I was lucky enough to learn from someone else’s mistakes. So when it was my time to be the Product Manager for Google Maps Latin America I knew better. I knew that the Product was highly dependent on the Partnerships team. So every time that we had new functionalities in our roadmap, I’d first align the OKRs with them. If the Partnerships team were not ready to commit to such goals, we would go back to the drawing board. I’d work with the Product and Engineering teams to think about other OKRs for that quarter. There was no point in dedicating engineering resources if the data itself was not going to be available.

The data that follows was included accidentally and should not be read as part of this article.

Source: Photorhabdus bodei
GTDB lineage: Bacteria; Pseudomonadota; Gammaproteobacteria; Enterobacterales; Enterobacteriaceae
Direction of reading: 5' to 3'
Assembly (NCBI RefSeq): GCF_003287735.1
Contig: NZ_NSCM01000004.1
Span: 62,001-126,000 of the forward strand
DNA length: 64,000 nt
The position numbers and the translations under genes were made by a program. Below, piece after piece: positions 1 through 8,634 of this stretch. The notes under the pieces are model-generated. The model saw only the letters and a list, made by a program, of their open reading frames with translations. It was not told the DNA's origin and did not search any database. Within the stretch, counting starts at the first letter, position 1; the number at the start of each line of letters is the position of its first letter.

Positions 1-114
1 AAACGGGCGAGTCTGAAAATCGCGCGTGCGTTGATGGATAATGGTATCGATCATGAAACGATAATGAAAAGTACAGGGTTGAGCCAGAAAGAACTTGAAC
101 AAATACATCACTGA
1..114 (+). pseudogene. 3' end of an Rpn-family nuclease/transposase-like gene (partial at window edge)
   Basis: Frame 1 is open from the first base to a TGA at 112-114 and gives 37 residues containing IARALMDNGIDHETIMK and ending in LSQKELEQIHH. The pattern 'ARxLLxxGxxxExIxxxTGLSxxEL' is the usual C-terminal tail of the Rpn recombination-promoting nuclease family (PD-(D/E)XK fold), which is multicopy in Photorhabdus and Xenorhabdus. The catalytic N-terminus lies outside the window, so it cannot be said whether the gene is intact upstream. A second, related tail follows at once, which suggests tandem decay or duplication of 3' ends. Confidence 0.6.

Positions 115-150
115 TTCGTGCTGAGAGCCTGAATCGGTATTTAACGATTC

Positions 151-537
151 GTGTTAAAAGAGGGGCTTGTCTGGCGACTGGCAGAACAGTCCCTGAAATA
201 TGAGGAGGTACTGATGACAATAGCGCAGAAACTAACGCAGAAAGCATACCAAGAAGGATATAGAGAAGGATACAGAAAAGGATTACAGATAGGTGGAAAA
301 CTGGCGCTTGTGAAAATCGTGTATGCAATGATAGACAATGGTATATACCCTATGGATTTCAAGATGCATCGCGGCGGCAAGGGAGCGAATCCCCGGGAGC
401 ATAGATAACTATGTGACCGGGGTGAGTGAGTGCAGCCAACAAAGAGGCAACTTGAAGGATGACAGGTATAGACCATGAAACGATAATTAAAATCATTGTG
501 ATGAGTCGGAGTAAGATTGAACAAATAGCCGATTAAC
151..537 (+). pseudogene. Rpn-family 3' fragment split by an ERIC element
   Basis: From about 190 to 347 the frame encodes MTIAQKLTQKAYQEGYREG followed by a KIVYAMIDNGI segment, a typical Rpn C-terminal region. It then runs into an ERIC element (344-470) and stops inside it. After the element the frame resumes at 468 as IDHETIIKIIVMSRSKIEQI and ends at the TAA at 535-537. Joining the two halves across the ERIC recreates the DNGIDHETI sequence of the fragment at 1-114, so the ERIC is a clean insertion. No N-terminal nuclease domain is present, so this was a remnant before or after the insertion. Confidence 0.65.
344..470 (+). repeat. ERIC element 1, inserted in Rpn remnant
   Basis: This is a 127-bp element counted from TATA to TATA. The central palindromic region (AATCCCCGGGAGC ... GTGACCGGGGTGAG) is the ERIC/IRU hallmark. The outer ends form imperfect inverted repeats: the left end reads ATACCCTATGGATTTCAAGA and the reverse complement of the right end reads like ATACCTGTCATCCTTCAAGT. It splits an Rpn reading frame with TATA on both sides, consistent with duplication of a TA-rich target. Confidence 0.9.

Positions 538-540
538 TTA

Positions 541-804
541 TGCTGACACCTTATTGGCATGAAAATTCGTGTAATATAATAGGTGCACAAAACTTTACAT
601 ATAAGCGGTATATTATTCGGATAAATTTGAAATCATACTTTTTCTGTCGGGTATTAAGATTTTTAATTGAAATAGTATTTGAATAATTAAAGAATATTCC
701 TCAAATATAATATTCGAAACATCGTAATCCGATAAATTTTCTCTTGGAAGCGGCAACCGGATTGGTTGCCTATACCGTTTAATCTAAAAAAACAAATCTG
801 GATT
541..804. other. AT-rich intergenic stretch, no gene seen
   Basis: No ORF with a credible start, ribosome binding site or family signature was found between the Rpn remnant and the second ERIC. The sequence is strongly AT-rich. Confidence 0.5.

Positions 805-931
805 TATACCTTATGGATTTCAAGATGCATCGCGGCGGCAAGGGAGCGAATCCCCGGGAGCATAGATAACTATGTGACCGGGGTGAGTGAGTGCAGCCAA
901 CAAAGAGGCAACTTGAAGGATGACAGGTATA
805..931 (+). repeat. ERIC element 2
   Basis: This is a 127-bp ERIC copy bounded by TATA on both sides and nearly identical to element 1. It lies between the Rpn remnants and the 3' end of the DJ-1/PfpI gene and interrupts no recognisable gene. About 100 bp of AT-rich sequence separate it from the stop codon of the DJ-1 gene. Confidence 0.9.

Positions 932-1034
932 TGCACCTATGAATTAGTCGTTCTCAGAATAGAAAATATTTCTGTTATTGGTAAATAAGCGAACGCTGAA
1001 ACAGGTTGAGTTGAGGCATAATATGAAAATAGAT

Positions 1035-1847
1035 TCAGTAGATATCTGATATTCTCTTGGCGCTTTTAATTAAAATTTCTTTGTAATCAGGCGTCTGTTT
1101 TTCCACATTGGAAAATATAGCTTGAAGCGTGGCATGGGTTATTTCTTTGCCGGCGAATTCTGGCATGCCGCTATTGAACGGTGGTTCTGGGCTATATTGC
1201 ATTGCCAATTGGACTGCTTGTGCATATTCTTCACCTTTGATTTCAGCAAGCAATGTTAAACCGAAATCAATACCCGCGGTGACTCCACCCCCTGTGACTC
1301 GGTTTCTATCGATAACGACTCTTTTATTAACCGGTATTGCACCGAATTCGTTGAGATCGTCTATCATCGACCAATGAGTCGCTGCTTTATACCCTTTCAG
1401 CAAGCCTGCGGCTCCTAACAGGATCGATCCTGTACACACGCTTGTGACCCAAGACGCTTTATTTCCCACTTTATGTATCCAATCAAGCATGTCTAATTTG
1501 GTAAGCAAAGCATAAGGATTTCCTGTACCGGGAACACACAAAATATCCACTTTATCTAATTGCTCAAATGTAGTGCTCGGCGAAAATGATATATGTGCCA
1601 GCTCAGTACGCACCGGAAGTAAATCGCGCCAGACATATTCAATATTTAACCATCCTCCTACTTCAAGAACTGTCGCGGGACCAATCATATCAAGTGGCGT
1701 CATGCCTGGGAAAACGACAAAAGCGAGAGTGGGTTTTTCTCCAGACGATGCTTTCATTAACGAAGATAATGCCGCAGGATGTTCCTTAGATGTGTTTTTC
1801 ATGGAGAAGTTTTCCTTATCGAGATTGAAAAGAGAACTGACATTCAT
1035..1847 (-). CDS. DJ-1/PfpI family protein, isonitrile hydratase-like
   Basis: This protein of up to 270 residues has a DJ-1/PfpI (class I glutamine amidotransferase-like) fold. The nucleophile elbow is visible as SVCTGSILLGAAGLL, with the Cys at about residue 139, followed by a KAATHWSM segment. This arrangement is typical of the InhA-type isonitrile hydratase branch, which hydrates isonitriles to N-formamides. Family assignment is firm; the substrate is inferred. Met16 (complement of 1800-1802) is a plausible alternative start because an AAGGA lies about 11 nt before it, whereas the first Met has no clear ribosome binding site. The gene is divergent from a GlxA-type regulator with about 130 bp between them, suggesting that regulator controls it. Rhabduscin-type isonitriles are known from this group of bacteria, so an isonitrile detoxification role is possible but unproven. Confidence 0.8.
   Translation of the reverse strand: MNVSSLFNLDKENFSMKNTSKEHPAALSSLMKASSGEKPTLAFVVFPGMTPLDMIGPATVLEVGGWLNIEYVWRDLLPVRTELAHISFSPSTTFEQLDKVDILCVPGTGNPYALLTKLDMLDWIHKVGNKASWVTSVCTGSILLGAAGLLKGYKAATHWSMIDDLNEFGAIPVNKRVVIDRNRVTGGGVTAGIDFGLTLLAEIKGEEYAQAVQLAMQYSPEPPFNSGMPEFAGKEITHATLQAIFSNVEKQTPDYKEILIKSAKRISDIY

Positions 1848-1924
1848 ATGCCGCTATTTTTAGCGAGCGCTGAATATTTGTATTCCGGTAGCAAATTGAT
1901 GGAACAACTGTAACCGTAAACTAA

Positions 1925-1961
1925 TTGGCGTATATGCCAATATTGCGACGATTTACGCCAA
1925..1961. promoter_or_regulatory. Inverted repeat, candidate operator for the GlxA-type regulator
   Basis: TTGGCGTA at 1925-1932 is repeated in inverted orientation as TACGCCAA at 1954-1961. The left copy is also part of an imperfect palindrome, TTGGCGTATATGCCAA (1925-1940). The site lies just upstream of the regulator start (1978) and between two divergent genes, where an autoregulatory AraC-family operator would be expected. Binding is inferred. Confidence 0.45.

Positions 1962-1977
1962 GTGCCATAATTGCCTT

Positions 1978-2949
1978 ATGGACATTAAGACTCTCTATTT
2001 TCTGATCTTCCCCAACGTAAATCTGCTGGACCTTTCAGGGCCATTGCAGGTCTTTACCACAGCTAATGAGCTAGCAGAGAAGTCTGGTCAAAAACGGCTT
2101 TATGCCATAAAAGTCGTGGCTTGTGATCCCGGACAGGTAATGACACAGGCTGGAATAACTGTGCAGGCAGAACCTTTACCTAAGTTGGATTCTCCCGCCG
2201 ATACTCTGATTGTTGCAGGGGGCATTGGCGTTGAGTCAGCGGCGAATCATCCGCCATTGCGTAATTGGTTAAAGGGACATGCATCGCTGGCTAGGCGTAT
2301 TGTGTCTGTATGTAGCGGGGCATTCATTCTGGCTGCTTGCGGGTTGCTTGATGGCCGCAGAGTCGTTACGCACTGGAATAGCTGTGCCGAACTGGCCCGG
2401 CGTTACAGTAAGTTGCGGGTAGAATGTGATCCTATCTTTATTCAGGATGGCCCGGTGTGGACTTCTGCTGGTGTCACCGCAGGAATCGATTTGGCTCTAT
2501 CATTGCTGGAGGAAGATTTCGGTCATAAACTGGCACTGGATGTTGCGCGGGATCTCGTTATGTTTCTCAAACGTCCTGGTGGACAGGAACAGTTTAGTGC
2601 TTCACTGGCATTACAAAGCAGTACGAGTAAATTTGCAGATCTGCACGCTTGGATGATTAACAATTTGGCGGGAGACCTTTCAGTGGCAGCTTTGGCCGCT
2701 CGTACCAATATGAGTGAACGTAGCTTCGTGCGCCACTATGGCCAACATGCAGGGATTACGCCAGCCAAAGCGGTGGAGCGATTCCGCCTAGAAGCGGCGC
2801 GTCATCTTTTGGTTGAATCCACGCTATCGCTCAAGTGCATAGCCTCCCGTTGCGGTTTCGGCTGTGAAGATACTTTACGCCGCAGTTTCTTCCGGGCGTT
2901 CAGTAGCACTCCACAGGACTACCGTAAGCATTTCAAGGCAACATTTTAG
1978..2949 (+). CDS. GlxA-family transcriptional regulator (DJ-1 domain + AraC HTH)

This story brings me back to my point about communication: it is not enough to write your OKRs and have only your team use them. It is critical that the entire company knows your OKRs. And, maybe even more important, if your OKR depends on some other team’s work, you need to write it together. And you need to make sure that you share the OKR among the teams.
And I’ll insist one more time: more than a tool to manage a particular team, OKR is a powerful and essential tool for COMMUNICATION between teams. It is an easy way to manage expectations (could you implement this extra functionality for me?) and more importantly to align (share) the effort among teams, what should be their focus, and how they will measure success.
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This post is also available in: BR